Flash Fiction: In the Pitcher's Box

"So, I turned to her and said, "Lawd. You got them cockroaches out of the kitchen zink? Them roaches be as old as a dinosaur; I ain't your momma. Clean that shit up before I go all stegosaurus on your ass."
image credit: © Greig Roselli
Ginny was acting like an overblown blow-up doll. She had strapped over her shoulder a Ziploc bag of ice. She was so animated she was cartoonish. Her shoulder had been in pain since she'd pulled a muscle at last week's game. She squinted her face like one of those black and white Laurel and Hardy pictures. She was imitating a character on a television commercial. "Yeah, baby. We love you hard, hard, swear to God." She had pulled up her boxer shorts out to show the rest of the girls her Bugs Bunny drawers. "She was standing next to the macaroni. I'm not your momma. But, at this diner, we fill up your coffee cup without draining your wallet." The boys were all dressed in white tees and nylon running pants. The girls wore helmets. "But, I could give a rat's ass to what she thought. I told her to get away from the macaroni and cleaning the fucking zink." Zack got up to bat next. At the end of the box was a digital rendition of a pitcher. He would virtually throw the ball over his shoulder which would cue one of the boys to throw a hard, unofficial baseball into the throwing machine. "Swing. Bat. Bunt. Cunts." They would say.
Sacrevoir, Untitled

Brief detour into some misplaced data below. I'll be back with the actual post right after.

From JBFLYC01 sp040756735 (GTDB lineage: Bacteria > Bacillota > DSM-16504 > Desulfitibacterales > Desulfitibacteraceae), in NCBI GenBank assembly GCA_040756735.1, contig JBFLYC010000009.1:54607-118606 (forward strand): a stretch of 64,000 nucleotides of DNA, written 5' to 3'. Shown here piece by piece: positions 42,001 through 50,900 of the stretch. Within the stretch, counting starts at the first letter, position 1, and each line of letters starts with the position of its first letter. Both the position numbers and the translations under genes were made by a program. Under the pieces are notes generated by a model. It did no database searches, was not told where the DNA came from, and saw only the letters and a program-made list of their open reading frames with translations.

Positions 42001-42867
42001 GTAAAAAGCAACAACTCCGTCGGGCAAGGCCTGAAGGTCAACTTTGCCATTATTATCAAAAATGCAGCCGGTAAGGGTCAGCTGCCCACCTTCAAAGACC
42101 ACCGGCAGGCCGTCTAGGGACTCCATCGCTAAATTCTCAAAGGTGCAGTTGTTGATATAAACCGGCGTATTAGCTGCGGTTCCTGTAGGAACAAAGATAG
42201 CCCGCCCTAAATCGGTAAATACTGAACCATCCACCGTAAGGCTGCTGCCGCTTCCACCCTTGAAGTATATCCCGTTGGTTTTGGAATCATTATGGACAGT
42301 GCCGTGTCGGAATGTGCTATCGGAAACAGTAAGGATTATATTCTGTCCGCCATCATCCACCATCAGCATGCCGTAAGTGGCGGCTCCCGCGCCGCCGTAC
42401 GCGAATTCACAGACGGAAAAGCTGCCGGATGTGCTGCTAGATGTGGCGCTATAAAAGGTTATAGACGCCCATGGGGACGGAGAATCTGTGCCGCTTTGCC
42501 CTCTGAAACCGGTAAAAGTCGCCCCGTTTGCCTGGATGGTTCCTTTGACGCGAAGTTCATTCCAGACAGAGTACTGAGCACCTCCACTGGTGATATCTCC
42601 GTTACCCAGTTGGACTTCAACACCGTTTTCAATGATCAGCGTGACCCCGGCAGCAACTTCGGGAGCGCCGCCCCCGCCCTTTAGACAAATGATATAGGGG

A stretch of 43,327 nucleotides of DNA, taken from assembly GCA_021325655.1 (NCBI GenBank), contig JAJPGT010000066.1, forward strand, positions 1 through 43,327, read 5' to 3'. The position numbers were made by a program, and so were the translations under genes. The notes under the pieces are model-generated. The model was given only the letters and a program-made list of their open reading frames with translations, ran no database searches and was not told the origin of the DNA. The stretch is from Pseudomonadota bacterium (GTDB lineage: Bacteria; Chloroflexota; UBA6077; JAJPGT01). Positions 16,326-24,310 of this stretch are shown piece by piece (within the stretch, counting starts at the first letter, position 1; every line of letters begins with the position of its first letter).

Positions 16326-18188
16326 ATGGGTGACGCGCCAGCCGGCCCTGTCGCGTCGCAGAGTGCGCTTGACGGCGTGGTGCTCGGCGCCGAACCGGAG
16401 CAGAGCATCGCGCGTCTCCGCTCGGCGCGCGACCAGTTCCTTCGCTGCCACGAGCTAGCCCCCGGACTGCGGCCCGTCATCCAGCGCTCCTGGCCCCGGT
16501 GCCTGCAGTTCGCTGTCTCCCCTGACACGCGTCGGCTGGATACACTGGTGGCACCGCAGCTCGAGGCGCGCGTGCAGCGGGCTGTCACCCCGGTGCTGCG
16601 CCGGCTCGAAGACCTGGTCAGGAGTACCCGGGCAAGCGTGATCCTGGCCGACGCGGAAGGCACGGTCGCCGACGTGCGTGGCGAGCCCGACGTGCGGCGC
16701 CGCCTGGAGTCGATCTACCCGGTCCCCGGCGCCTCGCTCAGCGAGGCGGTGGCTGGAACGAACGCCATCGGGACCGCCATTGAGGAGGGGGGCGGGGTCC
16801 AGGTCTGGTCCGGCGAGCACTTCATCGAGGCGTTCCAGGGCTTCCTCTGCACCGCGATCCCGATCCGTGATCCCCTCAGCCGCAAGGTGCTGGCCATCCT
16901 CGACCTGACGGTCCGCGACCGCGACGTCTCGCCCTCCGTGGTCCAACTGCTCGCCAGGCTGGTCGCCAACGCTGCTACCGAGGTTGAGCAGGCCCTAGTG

Stopher was acting like a gentleman. He crossed his legs like Abraham Lincoln. "Now, you see, the problem with our team is one of emotion." Coach Liniski paid Taylor no mind. He felt for his chest, passed his hand through the unbuttoned part of his lapel. "Where is your tie, Coach Lineski?" He pulled it out of his coat pocket. He was making a dozen of the softball players laugh their asses off. "So, you see, here, this is what I don't understand girls. Why do the girls? See them over there? Why do they use softballs, but the boys use hardballs? I don't get it." Nora laughed. "He said, 'hard balls.' Oh my god. He said 'hard'." Nora was on the turf. She clutched her tummy as if she were in pain. Her laughter was unnoticed by the boys, who batted in the box without helmets. The girls were dutiful. They wore plastic helmets; they never argued about whose turn was next. The boys were quieter, only talking if conversation necessitated speech. Jackson was the leader of the boys. He had a suave gentleness that calmed the kids, unlike Ginny's rude brouhaha. "We don't talk to Freshman. They practice with us, but we don't talk to them. That's Jackson going to bat. He hits pretty good." The ball would have been a home run, for sure. Jackson was cool about accomplishment. He didn't demand adulation. He seemed to attract it like Michelangelo's David attracts admirers of beauty. The swerve of the body. Crack. Ginny laughed; she basically chortled. "Pull your pants up Ginny. There are boys in the batter's box." "Yeah, I'm showing them my bruise. Looks like the Milky Way." Houston incredulously stooped to look at Ginny's bruise. The other boys froze. Coach Lineski stopped chewing his dip. We thought he would swallow it. Houston brought his finger closer to touch Ginny's darkened bruise. It was easy to tell a ball had hit her over the weekend. The otherwise dark markings had begun to soften and lighten. Houston's touch hadn't hurt like the initial punch to the gut. Nora still laughed. The quiet baseball drone droned. Mr. Lineski pulled Houston away. The girls were engaged in a maniacal giggle. The boys seemed scandalized. One young boy without a name, short, lithe, stood up with his "pimp stick" and swung the bat, blissfully unaware, almost hitting little Le Roy. Mr. Lineski spun around, conflicted at the chaos that had ensued. The unnamed boy swung again; not intending to hit anyone, the polychrome bat stunned Coach Lineski. Blood poured relentlessly. Coach Lineski lunged for the unnamed boy but the pain of the hit pummeled him and he fled to the hard astroturf. Blood stained the ground. Someone called 911. Nora was to the left of the crowd; she tugged Jackson close to her body. He had tears in his eyes. The head baseball coach barged in the doors. "Everyone outside now." The boy with no name did not show emotion. He had dropped his bat to the ground and dutifully waited outside for Coach Lineski to be born again.

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